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Immortalizing Wealth in the Dutch Age

by Taylor Burklew

left: "Still Life with Hunting Trophies", Jan Weenix, Dutch, 1642?-1719. oil on canvas. Ackland Fund. Ackland Art Museum, University of North Carolina at Chapel Hill.

right: "Still Life with a Pewter Jug, Oysters, and a Lemon", Jan Davidsz de Heem, 1633.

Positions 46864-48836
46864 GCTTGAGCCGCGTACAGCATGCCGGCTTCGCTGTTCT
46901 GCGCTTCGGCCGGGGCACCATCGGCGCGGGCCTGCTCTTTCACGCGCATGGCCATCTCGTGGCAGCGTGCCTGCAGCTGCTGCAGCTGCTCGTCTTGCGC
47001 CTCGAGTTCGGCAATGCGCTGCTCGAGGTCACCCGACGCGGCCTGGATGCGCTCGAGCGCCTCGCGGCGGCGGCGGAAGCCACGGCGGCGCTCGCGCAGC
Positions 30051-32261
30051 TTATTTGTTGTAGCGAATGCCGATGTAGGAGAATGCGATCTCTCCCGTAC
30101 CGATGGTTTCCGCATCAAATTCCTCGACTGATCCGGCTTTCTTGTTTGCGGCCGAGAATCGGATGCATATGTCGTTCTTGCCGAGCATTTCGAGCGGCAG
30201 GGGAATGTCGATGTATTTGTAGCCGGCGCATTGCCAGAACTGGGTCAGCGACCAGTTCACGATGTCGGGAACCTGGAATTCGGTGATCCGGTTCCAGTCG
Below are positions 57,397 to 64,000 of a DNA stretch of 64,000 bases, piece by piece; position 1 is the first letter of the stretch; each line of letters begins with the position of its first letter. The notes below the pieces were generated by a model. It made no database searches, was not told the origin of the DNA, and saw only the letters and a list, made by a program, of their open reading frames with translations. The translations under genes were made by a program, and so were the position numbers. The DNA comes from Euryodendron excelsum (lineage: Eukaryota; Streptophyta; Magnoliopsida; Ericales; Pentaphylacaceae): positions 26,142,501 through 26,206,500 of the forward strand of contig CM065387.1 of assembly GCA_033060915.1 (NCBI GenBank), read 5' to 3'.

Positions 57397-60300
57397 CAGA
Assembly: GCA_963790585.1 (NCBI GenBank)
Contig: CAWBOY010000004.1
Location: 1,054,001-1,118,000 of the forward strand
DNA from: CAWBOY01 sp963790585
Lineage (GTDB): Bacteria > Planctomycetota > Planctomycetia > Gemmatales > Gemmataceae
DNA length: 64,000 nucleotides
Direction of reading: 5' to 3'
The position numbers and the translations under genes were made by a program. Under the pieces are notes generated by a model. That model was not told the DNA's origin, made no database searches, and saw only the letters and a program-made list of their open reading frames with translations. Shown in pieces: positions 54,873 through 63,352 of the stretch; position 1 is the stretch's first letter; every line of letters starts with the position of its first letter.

Jan Weenix’s Still Life with Hunting Trophies and Jan Davidsz de Heem’s Still Life with a Pewter Jug, Oysters, and a Lemon are both paintings that were influenced by the Dutch Golden Age, which took place throughout the span of the 17th century. The Netherlands dominated trade between European countries at this time, and because of this monopoly, the Dutch were able to access foods that were considered exotic (“Albany Institute of History and Art”). Also, the exponential increase in trade-based wealth complicated the differentiation between the aristocrats and the lower classes. A rise in hunting and importing began to influence the lives of the Dutch, from their everyday lives to the paintings produced in this era. There are visual parallels between these two particular paintings that I will be discussing in this essay: in both paintings, there is an evident struggle toward exoticism being depicted. Jan Weenix’s hunting trophies reflect the end of the Dutch Golden Age, the 1680s-1690s, in which the struggle toward pride and status became more frantic and gruesome; however, the quiet subject matter of Heem’s piece depicts a tamer exoticism. In Heem’s painting, we see lemons and oysters highlighted, whereas in Jan Weenix’s Still Life with Hunting Trophies the focus is on slaughtered animals. The lemon rind in Pewter Jug, Oysters, and a Lemon drapes over the jug, just as the heron’s neck drapes over the deer in Weenix’s painting. Each painting depicts these interdependent struggles between status and exoticism, and finally solidifies their relation with the simple concept of pride and the assertion of power through the feast.